With years of experience owning and operating businesses in the United States and South America, Betty Uribe is a C-level banking executive, business consultant and author.
A nationally recognized expert on corporate turnarounds and the financial services industry, Uribe provides corporate leaders with an international perspective on various industries.
As executive vice president of California Bank & Trust, Uribe has profit and loss responsibility for a $6 billion line of business. She’s also author of the best-selling book “#Values: The Secret to Top-Level Performance in Business & Life.”
In advance of her May 21 keynote address at Business Report’s annual Influential Women in Business luncheon, Uribe spoke with Business Report about the challenges—and opportunities—facing female entrepreneurs and business professionals.
What is the biggest obstacle female entrepreneurs face today, and how can they overcome it?
The biggest hurdle I’ve had to overcome has been myself. A lot of times, women don’t believe in themselves. Had I ever said to myself, “Oh my gosh, I’m a woman in a man’s business,” it would’ve held me back.
Just be straightforward, bullet point conversations and do your homework, like you would in any circumstance.
Tell me about a time when you failed and the lessons you learned.
After taking on a strategy position overseeing 300 southern California branches of a major bank, I thought up this fantastic strategy that I thought would’ve been great … but it failed miserably.
What went wrong was me—I didn’t take the field into consideration. That’s one of the pieces that seems to differentiate leaders that truly get it from leaders that don’t: Understanding it’s the people in field who have the answers. We only have ideas.
Striking a healthy work-life balance seems virtually impossible if you’ve got a demanding career and family. Can it be done without some career sacrifice?
Absolutely. Family values are important to me, and I’ve aligned myself with people and companies that align themselves with similar values. Creating boundaries is also important. When I’m with my husband or my daughters, I don’t take phone calls.
What’s a good strategy for efficient networking without wasting too much time?
I choose very carefully which events I go to, making sure all the right people who are in my niche market will be there and target certain ones I want to meet.
I get there an hour early, because that’s when the keynote speaker rehearses their speech and I can talk to them. I make friends with the photographer, who’s usually been instructed to take pictures of key people.
I always try to think of ways I can add value to those people professionally. I’ve also gotten employees and speaking engagements through LinkedIn.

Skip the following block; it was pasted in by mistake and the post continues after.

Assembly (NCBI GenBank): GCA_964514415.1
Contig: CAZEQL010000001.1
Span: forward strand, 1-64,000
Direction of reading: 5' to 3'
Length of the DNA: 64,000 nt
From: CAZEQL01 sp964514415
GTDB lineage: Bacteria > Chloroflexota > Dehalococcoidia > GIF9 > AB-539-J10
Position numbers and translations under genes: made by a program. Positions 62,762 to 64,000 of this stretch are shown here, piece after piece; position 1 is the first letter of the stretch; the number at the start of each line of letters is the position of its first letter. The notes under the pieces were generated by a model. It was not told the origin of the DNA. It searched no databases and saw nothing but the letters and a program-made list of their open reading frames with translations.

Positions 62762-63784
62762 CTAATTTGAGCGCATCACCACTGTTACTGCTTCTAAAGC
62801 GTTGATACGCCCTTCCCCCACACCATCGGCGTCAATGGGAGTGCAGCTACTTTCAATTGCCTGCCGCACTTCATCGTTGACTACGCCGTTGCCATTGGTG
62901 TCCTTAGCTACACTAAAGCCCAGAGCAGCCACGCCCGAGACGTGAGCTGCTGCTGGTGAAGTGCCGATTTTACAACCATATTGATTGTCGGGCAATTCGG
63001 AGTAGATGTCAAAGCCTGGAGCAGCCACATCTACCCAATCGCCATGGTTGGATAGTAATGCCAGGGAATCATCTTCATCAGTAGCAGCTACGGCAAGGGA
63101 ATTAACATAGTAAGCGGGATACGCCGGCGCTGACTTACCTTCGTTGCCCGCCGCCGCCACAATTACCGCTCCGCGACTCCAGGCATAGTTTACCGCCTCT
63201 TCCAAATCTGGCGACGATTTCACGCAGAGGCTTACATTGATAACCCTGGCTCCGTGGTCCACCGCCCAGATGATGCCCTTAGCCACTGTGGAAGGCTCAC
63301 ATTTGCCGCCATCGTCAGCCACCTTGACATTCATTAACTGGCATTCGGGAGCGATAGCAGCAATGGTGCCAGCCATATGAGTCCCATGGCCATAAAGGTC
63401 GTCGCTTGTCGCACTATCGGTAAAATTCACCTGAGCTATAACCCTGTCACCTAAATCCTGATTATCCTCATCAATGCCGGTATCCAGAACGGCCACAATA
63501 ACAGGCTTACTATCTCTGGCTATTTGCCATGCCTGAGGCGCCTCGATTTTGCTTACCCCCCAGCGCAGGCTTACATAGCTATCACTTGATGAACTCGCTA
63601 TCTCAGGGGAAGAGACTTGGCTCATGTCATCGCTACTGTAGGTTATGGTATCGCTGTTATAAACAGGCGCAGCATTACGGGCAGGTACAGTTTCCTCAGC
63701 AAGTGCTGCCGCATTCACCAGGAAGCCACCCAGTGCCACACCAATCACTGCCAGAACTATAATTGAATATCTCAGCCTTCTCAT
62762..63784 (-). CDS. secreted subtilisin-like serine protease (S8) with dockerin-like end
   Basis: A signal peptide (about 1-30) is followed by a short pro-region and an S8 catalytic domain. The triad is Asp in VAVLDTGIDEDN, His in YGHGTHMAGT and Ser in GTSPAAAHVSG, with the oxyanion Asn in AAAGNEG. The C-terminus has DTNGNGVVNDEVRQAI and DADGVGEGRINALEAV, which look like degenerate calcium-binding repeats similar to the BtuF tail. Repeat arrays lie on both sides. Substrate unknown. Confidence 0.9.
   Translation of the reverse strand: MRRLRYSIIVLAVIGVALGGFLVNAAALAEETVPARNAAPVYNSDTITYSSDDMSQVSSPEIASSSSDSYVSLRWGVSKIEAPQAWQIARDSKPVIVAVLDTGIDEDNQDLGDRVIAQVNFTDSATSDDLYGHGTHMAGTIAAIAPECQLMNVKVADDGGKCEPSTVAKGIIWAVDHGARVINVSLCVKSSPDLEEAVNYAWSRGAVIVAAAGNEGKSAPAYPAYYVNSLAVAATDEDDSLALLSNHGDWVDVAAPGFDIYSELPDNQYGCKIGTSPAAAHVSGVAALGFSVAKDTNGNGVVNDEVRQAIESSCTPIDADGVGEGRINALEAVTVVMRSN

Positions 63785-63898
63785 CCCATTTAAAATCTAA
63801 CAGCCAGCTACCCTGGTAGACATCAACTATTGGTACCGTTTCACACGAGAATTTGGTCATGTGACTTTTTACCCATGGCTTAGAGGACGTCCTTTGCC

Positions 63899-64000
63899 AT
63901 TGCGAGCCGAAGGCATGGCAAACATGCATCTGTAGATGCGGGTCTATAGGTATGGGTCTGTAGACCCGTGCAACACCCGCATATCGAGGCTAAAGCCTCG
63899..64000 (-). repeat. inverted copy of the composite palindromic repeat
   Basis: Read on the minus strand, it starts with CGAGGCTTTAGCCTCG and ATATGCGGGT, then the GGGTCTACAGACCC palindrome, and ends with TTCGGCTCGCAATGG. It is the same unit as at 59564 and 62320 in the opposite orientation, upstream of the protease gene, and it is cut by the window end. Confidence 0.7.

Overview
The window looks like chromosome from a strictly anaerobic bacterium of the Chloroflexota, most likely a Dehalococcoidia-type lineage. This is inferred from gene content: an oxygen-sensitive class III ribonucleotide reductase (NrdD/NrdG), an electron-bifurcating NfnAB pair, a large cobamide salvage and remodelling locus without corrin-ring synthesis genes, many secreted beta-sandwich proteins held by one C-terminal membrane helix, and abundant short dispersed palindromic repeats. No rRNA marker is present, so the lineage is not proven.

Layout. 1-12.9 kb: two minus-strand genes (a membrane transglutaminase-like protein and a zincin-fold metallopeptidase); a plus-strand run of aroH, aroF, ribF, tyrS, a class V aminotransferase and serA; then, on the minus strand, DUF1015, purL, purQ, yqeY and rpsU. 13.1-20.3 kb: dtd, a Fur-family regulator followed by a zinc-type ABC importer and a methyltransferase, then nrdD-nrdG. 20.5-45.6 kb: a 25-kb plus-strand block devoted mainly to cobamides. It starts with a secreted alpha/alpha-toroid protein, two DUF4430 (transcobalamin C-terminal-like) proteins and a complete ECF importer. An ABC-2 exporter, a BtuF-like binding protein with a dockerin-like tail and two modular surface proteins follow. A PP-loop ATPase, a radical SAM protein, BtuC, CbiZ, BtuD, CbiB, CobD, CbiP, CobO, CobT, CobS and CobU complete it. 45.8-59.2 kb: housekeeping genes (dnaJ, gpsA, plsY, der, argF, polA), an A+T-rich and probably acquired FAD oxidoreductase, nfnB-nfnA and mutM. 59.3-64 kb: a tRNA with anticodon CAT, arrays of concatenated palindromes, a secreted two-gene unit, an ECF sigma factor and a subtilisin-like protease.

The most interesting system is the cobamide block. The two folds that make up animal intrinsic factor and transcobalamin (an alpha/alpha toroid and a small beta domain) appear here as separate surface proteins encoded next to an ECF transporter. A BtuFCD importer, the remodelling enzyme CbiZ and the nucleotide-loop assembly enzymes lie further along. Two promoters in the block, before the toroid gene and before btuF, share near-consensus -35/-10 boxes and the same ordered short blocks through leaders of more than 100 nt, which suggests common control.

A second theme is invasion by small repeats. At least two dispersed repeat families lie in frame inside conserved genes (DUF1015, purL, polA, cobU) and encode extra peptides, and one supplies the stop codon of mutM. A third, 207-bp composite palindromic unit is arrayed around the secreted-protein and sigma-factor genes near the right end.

Who are the female entrepreneurs you most admire, or have learned the most from?
Those who are palpable, who can be touched and reached. Women like Mother Theresa—talk about an entrepreneur, an influencer, a connector and a force of nature, even if you take away the religious influence she had; Martha Montoya, who came from Colombia and builds her business through great connections while keeping a very low profile; my client Marianne Moy, a real estate tycoon in Los Angeles who connects deeply with people; and another client, Margaret, an advisor to the president on oil and gas exports.
Your book “#Values” argues that strong company values are what distinguish good leaders from great leaders. What values work especially well in corporate settings, and what do they look like in practice?
People in general need to be valued, listened to and respected. This comes forth through collaboration and teamwork, where people truly make collaborative decisions with diverse views represented.
The value of trust is another, but corporations have to earn that trust. This can happen through communication. Don’t just communicate when it’s urgent; communicate always.
Who will get the most out of reading your book, and what do you hope they’ll learn?
Students, up-and-coming leaders, CEOs and C-level executives, and government officials. Students are getting a sense of direction, a sense of, “oh wow, these are my strengths/values and I should align my job with what my values are.”
Businesspeople are going to get a lot of stories, tangible examples of how to assemble a team, assess an organization, create sustainable results and build trust with your team by leading with your values.
What does it take for a corporate turnaround to be successful, and how can a business leader tell if their turnaround is successful?
It takes a genuine care for the people first—we always need to be out in the trenches. If we aren’t, we’ll never really know what’s going on in the company.
You know a turnaround is successful when you see employee morale—and, later, profitability—stay at the top sustainably, quarter after quarter.
As a consultant, what are some of the most common problems you find with companies that want to turn around?
Low employee morale. Sometimes it’s because the metrics that are being used to measure success are the wrong metrics. The biggest problem I see is when the vision is not clear across the entire company, and there’s no buy-in on a bigger purpose.
Interview edited for space and clarity.